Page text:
The mayor in the NSW Blue Mountains is launching an appeal to help fire-ravaged communities rebuild.
Mark Greenhill says the appeal should be open by the end of Monday, as the bushfire crisis rolls on.
He's thanked the NSW government for declaring a state of emergency, which gives authorities to power to order people from their homes.
"The absolute intensity of what we face in coming days means the government has to take all steps to ensure the safety of others," Mr Greenhill told ABC television.
"(We've got) 210 homes lost, 109 damaged, but yet no loss of life. To maintain that fantastic record we need to be tough and strong."
Mr Greenhill said fire crews and other support were pouring in from all over the country.
"And that community spirit, both within and outside the Blue Mountains, just lifts you," he said.
"We've got tough days ahead, and we've had tough days behind us, but make no mistake, we will get through this."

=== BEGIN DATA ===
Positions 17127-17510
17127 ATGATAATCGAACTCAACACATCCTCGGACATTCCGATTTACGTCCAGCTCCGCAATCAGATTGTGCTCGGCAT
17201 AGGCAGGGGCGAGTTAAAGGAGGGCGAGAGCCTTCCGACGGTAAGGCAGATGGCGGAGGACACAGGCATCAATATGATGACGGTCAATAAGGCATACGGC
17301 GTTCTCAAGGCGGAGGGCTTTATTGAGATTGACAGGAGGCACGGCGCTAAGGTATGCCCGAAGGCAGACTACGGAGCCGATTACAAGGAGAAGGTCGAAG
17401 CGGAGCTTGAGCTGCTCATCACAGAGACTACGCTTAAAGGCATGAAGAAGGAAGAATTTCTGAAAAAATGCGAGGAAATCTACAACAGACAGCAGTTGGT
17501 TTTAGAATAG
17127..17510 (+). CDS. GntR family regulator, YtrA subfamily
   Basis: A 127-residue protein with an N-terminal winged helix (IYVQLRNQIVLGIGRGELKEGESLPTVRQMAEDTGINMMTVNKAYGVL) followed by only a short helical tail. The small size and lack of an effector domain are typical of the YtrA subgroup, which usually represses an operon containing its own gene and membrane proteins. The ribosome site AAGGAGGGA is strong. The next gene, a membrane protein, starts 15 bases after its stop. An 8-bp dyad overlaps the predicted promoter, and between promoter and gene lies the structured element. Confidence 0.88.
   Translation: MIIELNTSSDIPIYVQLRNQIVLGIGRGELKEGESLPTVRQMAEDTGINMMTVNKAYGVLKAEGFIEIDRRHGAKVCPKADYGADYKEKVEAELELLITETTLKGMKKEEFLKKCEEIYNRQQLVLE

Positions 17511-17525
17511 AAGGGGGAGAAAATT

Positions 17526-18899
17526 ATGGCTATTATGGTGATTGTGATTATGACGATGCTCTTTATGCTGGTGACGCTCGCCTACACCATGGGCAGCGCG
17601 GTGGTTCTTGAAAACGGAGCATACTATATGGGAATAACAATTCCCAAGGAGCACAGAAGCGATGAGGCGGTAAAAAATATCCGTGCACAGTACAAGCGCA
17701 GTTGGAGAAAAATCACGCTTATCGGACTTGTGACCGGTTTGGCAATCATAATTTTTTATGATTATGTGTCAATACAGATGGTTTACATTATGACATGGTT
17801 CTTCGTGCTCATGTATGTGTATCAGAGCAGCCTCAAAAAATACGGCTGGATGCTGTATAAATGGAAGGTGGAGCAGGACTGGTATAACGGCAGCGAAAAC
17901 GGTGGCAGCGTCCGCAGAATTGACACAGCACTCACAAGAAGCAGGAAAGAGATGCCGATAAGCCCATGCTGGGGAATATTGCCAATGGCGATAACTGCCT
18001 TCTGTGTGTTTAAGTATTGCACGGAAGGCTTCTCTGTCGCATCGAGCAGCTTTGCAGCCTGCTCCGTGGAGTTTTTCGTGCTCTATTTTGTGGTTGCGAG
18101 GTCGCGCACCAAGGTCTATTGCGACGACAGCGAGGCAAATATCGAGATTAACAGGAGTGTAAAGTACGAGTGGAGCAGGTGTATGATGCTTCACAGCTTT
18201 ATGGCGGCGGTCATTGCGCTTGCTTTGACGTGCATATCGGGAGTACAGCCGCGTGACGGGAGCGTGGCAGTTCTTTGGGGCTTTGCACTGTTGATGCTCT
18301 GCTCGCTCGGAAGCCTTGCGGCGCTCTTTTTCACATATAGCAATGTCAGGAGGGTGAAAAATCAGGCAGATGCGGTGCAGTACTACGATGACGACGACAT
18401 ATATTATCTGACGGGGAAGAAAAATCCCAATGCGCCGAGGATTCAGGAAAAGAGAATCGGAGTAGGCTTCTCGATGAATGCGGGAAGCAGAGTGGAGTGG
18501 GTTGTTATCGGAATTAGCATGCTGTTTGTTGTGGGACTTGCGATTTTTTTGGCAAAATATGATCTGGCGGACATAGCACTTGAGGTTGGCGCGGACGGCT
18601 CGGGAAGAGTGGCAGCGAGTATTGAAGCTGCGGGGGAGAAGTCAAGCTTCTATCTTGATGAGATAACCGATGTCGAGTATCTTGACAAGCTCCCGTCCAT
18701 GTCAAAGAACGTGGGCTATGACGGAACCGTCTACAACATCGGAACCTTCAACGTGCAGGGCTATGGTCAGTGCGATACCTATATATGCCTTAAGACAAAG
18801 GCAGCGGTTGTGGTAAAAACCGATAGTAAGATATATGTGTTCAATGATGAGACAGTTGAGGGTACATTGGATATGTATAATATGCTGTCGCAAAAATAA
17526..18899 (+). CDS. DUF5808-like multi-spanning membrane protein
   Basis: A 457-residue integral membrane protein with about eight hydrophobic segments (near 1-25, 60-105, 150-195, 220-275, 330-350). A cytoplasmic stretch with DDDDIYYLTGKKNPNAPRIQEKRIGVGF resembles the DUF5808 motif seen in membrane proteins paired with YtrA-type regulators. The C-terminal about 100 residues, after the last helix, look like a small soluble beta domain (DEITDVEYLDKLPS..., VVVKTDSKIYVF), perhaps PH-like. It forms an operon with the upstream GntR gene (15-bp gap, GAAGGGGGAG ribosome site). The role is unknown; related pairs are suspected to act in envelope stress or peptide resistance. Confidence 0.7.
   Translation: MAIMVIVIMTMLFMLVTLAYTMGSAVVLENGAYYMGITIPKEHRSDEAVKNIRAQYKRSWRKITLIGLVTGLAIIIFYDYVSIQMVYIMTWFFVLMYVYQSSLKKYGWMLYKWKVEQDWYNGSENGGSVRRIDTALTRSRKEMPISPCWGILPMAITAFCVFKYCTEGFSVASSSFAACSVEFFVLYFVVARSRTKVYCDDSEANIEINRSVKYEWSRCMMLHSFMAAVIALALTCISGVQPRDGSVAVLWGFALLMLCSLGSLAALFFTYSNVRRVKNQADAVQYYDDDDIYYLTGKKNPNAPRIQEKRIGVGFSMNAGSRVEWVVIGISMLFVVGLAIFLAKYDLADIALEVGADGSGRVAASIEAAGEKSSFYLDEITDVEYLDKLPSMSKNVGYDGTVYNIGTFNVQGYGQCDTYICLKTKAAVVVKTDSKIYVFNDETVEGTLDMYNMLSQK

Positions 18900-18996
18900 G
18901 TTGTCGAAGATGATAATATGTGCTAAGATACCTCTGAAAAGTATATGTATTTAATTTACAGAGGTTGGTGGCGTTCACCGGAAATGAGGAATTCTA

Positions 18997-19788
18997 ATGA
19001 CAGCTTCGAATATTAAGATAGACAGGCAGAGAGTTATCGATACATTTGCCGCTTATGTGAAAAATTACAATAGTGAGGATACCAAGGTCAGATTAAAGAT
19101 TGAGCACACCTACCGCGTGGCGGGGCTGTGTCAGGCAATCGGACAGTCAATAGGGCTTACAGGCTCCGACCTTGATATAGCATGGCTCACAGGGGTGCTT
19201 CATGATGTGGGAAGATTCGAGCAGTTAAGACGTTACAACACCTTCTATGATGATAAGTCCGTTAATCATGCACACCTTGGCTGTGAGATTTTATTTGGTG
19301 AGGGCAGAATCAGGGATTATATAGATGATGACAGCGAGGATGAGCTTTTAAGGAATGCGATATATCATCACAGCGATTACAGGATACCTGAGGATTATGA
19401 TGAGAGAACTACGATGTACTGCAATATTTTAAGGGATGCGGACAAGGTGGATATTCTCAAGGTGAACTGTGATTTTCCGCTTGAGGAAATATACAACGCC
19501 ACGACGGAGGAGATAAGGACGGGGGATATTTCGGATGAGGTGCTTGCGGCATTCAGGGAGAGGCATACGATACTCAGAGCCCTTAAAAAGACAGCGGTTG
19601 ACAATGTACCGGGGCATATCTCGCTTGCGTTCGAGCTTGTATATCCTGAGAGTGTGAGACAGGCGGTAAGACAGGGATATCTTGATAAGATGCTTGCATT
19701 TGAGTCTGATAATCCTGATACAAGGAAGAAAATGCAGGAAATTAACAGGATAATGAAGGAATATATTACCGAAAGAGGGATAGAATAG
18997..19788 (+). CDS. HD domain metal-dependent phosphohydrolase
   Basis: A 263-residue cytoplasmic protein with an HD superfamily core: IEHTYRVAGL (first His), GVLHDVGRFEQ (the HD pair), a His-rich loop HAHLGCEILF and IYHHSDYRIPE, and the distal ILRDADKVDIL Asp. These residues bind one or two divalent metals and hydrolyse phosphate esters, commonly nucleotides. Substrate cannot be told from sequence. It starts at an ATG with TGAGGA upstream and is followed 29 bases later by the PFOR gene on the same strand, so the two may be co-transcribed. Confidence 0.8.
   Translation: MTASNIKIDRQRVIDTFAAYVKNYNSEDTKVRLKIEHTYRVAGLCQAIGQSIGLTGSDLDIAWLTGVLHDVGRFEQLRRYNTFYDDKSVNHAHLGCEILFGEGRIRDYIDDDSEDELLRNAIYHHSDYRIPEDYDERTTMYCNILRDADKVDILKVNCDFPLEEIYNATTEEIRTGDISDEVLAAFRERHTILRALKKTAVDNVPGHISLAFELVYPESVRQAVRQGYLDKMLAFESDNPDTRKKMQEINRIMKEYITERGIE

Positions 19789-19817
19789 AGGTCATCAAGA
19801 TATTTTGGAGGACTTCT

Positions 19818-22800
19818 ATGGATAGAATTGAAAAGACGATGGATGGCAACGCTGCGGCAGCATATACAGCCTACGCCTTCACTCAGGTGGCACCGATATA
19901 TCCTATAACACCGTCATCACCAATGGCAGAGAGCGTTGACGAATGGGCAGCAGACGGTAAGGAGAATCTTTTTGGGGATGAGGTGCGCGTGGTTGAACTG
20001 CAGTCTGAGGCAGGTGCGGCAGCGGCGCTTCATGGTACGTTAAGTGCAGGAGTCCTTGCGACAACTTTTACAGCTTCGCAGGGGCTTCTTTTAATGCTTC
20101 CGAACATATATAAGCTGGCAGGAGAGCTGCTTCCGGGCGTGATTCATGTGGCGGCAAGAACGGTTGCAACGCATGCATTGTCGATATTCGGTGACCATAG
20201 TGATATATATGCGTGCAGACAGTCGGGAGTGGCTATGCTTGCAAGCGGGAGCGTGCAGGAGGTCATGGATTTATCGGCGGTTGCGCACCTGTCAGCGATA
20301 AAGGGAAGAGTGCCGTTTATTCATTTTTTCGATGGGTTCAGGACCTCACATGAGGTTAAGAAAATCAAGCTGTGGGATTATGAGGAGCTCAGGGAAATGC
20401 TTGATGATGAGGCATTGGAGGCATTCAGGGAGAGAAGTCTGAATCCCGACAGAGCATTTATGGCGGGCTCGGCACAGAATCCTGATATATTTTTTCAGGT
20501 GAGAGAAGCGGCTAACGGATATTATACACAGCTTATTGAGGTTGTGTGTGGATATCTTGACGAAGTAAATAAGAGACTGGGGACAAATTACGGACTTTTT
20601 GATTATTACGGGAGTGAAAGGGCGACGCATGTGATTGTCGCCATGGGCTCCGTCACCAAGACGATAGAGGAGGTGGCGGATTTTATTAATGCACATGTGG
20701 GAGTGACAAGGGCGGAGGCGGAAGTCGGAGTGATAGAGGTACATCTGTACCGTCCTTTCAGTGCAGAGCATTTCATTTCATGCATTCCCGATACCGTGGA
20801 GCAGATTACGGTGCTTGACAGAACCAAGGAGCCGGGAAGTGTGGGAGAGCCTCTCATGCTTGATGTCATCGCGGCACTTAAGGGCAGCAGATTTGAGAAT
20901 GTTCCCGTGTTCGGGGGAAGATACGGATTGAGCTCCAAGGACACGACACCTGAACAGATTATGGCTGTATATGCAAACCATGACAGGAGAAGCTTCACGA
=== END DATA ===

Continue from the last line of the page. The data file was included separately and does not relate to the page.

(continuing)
He hoped to announce how people could donate to the mayoral appeal in coming hours.
The mayor of a Queensland city hit hard by the 2011 floods says his community is right behind Mr Greenhill and the Blue Mountains community.
Ipswich Mayor Paul Pisasale will use the Local Government Association of Queensland conference, underway in Cairns, to start co-ordinating a supportive response from Queensland councils.
He said he'd spoken to Mr Greenhill at the weekend, offering his support.
"I know what he's going through," Mr Pisasale told AAP.
"In 2011, we were devastated by the floods.
"I went five or six days without sleep.
"There's no manual for this. You've got to rely on your gut instincts and get out there and help."
He said he had powerful memories about the support that came from across Australia when Ipswich flooded.
And he wants to return the favour.
"We'll be in the thick of it. I'll co-ordinate whatever help they need," he said.
"I do ask people to wait and see what is needed first because the last thing they need is truck loads of things they don't need."